But all this symmetry only enables The London Train’s larger and deeply satisfying asymmetry. Hadley uses the London train, what happened that has yet to be revealed, to keep enormous shadows moving behind Paul and Cora’s daily motions. But subtract Paul and Cora’s affair, and the other plots would still cohere. To make a causally extraneous event seem so central, and yet irrelevant, is a remarkable achievement in naturalistic fiction, and a fascinating use of novelistic form. The novel does not return to Paul, and it seems fitting, having begun with his inept response, to end with Cora’s cautious but shapely resolution that “[t]he night ahead was a brimming dish she had to carry without spilling it.” In The London Train observation and insight do not lend further control over the journey. But they may just give pleasure.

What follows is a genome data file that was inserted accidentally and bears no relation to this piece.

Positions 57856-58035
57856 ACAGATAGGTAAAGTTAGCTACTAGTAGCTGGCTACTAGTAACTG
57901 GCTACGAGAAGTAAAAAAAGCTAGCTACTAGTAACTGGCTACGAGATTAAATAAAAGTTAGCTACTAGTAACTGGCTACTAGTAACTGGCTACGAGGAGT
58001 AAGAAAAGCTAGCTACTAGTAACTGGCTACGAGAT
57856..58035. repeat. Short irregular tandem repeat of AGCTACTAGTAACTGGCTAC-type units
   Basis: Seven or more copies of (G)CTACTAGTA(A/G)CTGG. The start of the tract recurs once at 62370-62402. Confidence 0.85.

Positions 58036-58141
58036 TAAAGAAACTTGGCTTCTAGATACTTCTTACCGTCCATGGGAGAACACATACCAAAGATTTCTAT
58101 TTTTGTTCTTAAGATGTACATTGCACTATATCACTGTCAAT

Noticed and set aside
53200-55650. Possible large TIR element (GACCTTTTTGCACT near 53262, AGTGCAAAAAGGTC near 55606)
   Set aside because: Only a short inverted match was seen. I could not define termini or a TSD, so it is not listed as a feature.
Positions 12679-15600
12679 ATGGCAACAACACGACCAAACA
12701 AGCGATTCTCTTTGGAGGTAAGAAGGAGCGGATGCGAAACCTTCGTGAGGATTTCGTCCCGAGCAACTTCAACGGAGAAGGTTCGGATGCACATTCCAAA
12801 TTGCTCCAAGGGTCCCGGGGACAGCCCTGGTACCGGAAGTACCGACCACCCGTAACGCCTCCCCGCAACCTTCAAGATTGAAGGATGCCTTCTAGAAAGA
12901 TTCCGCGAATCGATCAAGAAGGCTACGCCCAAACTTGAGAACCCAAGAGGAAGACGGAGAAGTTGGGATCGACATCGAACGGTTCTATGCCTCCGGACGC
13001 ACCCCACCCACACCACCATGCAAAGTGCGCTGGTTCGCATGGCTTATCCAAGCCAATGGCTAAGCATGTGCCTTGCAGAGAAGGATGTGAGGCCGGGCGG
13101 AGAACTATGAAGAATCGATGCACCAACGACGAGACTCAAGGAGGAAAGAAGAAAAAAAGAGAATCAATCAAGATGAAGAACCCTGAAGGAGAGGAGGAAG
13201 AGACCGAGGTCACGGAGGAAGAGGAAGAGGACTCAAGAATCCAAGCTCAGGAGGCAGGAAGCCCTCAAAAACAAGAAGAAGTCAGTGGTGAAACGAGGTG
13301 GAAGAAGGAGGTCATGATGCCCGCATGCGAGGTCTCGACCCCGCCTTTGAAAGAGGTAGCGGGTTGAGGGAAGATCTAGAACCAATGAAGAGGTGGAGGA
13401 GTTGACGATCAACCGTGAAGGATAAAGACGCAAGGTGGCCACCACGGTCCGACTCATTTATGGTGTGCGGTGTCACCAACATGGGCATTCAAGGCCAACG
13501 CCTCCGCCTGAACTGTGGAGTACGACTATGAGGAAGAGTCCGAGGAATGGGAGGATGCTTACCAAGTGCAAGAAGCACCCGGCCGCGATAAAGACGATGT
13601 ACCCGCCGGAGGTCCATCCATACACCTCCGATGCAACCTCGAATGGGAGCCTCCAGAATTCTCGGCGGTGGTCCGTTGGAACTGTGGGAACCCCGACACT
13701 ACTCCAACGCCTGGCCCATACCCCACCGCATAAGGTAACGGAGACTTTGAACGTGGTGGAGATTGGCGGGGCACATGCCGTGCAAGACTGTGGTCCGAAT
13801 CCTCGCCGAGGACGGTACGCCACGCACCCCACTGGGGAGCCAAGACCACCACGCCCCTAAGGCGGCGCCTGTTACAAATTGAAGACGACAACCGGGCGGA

Sarah Malone has published work in Five Chapters, PANK, The Collagist, The Awl, Open City, and elsewhere. She has an MFA in Fiction from the University of Massachusetts Amherst, where she was a Juniper Fellow and Assistant Director of the Juniper Literary Festival.